Compared to “always be prepared to give an answer to everyone with gentleness and respect,” maybe it is much easier to dance, praise and worship in the square, but have we considered this: to what extent can these actions testify to our faith and spread the gospel; what are the consequences? Would it cause disturbances, would it hinder the order of traffic, and end up actually losing the testimony we should have? To quote one brother’s comment from a WeChat group, “For the government square, it is just having one more Christian-themed square dance.”
Four years ago, I observed a church that had organized an “Aerobics Praise Dance” in the square. For a time, every night twenty-some ladies from that church would go to a small public square to do their “aerobics praise dance” using praise and worship music. They originally intended to share the gospel, but it later evolved into just another type of public square dance. Sure it was accompanied by Christian music, but it had nothing to do with evangelism. Later, the church cancelled its “Aerobics Praise Dance” activity.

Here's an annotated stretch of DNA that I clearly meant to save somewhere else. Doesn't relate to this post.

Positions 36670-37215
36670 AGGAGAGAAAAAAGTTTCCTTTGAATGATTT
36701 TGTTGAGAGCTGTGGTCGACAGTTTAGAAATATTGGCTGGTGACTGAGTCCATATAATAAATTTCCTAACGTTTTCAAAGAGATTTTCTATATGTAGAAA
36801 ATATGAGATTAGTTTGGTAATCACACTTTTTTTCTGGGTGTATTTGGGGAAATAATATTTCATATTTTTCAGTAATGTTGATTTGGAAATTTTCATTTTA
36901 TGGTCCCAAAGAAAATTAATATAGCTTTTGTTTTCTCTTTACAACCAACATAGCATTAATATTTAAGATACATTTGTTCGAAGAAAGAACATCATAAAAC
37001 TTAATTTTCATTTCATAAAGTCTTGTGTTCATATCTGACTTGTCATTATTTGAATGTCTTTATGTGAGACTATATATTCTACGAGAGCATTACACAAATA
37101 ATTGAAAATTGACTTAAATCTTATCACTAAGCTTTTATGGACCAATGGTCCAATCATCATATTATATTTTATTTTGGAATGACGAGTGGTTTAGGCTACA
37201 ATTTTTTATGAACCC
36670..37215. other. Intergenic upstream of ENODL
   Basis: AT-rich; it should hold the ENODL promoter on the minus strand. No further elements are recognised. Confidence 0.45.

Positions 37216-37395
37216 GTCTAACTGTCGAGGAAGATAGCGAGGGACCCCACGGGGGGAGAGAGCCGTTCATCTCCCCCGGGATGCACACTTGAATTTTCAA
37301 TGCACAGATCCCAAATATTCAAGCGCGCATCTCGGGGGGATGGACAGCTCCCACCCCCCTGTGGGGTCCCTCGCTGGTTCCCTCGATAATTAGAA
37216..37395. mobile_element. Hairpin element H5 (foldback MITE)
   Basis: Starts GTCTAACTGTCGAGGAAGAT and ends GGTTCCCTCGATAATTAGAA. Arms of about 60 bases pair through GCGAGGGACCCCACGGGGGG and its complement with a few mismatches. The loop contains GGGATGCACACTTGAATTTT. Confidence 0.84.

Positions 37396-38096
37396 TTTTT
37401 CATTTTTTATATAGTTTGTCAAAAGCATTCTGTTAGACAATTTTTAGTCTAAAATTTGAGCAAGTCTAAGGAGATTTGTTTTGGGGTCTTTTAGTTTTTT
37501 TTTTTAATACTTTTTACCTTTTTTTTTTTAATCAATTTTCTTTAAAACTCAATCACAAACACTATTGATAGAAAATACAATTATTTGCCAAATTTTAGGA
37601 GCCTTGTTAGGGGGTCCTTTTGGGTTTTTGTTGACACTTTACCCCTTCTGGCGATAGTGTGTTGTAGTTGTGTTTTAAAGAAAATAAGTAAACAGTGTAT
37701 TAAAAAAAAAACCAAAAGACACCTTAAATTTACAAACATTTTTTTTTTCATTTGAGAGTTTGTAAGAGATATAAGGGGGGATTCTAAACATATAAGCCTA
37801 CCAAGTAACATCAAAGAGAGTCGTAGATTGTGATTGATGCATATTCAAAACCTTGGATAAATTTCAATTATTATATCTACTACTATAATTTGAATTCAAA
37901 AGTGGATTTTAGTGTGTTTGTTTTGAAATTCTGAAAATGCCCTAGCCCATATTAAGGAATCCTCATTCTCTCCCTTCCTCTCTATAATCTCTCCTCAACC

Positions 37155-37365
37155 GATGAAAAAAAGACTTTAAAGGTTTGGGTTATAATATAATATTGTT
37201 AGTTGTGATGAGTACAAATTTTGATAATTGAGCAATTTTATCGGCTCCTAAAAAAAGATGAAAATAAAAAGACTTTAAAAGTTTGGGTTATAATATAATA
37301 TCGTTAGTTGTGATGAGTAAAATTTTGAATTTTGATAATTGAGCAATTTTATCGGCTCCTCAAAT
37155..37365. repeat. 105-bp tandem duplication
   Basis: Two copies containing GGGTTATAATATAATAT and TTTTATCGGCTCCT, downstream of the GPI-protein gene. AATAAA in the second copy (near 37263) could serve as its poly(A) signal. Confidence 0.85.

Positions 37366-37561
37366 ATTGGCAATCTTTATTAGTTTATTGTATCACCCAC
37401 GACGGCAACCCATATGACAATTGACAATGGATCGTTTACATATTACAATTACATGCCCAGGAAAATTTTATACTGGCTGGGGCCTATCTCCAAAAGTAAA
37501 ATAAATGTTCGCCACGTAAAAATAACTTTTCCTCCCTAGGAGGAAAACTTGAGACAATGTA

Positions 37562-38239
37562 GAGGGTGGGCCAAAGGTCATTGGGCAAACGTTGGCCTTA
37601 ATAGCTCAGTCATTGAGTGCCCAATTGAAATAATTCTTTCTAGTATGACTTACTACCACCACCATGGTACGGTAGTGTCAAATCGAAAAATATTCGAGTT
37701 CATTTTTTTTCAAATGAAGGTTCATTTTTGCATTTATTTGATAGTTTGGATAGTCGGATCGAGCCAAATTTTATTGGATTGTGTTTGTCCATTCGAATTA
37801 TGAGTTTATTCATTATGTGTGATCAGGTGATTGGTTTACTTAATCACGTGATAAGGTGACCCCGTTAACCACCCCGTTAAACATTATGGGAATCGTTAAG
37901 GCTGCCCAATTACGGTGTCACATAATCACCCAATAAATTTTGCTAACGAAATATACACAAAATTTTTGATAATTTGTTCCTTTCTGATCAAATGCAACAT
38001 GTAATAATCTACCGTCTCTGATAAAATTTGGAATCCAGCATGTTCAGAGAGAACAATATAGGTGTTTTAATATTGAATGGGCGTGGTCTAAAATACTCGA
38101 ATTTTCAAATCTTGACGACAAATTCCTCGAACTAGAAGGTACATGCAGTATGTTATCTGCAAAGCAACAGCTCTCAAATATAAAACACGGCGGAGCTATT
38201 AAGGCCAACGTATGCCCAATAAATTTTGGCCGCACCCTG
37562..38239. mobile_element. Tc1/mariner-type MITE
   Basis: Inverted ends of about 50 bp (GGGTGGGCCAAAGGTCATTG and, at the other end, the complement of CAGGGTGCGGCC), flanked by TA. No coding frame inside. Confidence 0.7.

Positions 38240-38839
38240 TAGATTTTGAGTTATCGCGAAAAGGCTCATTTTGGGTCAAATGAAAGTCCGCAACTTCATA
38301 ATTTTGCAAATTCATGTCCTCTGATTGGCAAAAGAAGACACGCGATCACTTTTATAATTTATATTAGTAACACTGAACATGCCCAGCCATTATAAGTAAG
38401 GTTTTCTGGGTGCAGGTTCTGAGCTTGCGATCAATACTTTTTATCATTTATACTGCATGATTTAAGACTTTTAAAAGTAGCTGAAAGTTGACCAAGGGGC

Therefore, on the surface, this Brother Cao’s proposal looks very “strong and courageous,” but it is an unrealistic and blind action. Responding to persecution in this aggressive way might bring worse consequences, losing the testimony that Christians should have. The current situation is indeed very serious. In persecution, we are not to be afraid, but we are also to be shrewd. We cannot respond and “overcome” persecution using methods of flesh and blood, and we certainly must not forget the power of prayer in our quiet closet. “For though we walk in the flesh, we are not waging war according to the flesh.” (2 Corinthians 10:3)